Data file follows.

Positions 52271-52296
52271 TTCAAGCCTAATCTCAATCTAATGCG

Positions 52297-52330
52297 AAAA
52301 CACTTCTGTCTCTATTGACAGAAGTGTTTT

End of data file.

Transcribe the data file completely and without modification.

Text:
Positions 52271-52296
52271 TTCAAGCCTAATCTCAATCTAATGCG

Positions 52297-52330
52297 AAAA
52301 CACTTCTGTCTCTATTGACAGAAGTGTTTT